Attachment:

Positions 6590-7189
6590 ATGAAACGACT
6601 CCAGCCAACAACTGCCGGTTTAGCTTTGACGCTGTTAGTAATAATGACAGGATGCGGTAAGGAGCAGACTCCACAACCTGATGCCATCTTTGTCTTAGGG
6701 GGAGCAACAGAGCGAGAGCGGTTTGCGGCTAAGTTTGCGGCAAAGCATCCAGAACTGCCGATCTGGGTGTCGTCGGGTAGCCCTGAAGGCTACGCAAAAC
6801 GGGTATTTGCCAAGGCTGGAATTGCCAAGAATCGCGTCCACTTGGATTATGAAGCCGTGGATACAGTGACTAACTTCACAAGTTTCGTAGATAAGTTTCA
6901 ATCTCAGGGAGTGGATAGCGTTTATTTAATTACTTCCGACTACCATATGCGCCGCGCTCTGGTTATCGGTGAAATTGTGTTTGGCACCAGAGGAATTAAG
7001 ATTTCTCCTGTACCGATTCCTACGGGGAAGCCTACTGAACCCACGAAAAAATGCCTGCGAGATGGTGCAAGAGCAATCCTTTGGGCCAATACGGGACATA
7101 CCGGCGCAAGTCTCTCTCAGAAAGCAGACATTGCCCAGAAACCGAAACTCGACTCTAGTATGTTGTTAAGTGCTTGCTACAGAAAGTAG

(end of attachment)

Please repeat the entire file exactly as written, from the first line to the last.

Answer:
Positions 6590-7189
6590 ATGAAACGACT
6601 CCAGCCAACAACTGCCGGTTTAGCTTTGACGCTGTTAGTAATAATGACAGGATGCGGTAAGGAGCAGACTCCACAACCTGATGCCATCTTTGTCTTAGGG
6701 GGAGCAACAGAGCGAGAGCGGTTTGCGGCTAAGTTTGCGGCAAAGCATCCAGAACTGCCGATCTGGGTGTCGTCGGGTAGCCCTGAAGGCTACGCAAAAC
6801 GGGTATTTGCCAAGGCTGGAATTGCCAAGAATCGCGTCCACTTGGATTATGAAGCCGTGGATACAGTGACTAACTTCACAAGTTTCGTAGATAAGTTTCA
6901 ATCTCAGGGAGTGGATAGCGTTTATTTAATTACTTCCGACTACCATATGCGCCGCGCTCTGGTTATCGGTGAAATTGTGTTTGGCACCAGAGGAATTAAG
7001 ATTTCTCCTGTACCGATTCCTACGGGGAAGCCTACTGAACCCACGAAAAAATGCCTGCGAGATGGTGCAAGAGCAATCCTTTGGGCCAATACGGGACATA
7101 CCGGCGCAAGTCTCTCTCAGAAAGCAGACATTGCCCAGAAACCGAAACTCGACTCTAGTATGTTGTTAAGTGCTTGCTACAGAAAGTAG